Recently, there’s been a lot of talk about “cloud repatriation.” The idea isn’t new; Dropbox abandoned AWS in 2015, 37Signals announced they were backing out last October, and there has been a flurry of articles about repatriation in the trade press.

But are companies actually moving out of the cloud? To find out, O’Reilly Media surveyed its users, receiving 713 responses. Were their companies investing more? Were they pulling back and canceling projects? The latter seemed especially likely, particularly given all the media-driven talk of a recession.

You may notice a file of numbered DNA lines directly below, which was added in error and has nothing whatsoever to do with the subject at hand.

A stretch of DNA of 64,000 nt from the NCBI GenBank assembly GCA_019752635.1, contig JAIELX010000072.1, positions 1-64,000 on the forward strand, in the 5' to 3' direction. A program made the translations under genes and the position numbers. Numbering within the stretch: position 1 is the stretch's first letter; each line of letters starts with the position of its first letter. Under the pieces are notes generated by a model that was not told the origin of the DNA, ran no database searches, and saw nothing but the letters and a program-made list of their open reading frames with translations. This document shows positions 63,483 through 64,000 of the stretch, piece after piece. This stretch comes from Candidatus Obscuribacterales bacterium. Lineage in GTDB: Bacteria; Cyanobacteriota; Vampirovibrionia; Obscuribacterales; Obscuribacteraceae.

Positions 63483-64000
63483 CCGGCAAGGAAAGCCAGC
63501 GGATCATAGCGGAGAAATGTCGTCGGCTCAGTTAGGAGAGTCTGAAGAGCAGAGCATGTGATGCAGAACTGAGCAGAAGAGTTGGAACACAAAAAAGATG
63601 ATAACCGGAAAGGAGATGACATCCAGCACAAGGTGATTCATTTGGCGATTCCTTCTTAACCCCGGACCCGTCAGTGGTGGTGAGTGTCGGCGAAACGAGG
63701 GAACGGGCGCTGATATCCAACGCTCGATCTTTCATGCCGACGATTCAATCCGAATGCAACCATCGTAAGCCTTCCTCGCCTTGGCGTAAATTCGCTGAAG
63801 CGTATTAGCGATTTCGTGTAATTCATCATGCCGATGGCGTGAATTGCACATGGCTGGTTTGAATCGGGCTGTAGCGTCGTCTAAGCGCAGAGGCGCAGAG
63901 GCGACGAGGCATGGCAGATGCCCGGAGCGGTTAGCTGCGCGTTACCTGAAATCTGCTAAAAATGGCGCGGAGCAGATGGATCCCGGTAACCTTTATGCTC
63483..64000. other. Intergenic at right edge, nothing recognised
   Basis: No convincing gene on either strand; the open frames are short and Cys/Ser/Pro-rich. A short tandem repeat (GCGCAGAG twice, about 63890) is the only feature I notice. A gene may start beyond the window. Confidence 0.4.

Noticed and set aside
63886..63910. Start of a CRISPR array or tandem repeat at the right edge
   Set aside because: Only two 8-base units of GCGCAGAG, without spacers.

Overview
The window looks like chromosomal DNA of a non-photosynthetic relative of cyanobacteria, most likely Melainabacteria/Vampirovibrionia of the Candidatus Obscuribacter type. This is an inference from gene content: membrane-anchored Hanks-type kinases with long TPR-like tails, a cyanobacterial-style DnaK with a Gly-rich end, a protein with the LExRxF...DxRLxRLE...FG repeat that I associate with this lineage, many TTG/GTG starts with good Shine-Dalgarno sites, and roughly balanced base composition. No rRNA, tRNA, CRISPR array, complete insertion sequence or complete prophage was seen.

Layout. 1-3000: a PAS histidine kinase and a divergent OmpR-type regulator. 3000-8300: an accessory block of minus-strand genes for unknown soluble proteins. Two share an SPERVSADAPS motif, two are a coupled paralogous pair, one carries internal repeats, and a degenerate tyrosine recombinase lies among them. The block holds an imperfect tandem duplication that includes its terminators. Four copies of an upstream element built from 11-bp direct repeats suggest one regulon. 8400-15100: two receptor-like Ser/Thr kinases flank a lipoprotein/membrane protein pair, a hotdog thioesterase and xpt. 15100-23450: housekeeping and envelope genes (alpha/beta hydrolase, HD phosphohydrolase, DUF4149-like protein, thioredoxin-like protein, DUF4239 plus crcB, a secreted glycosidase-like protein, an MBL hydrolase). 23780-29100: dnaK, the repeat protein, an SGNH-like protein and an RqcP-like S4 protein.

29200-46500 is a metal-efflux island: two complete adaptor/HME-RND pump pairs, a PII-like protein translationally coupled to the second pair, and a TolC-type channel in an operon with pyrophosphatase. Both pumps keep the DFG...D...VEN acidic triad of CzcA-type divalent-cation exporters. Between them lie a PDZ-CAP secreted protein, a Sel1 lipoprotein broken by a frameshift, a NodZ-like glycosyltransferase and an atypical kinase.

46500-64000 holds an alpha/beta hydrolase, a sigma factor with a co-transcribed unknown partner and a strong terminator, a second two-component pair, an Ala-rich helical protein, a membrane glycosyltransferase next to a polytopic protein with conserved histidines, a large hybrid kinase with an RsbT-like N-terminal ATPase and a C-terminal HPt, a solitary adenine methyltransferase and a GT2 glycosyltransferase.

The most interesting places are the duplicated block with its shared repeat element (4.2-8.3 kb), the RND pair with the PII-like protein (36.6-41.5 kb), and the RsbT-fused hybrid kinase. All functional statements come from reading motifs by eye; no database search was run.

The answer is “No.” The idea that a significant number of companies are backing away from the cloud is a myth. 58% of the respondents said that their company would be spending more on the cloud this year than last; 32% were spending roughly the same amount; only 10% were spending less. With 90% of the respondents reporting that their cloud expense is the same or increasing year over year, it’s difficult to conclude that repatriation is a significant phenomenon.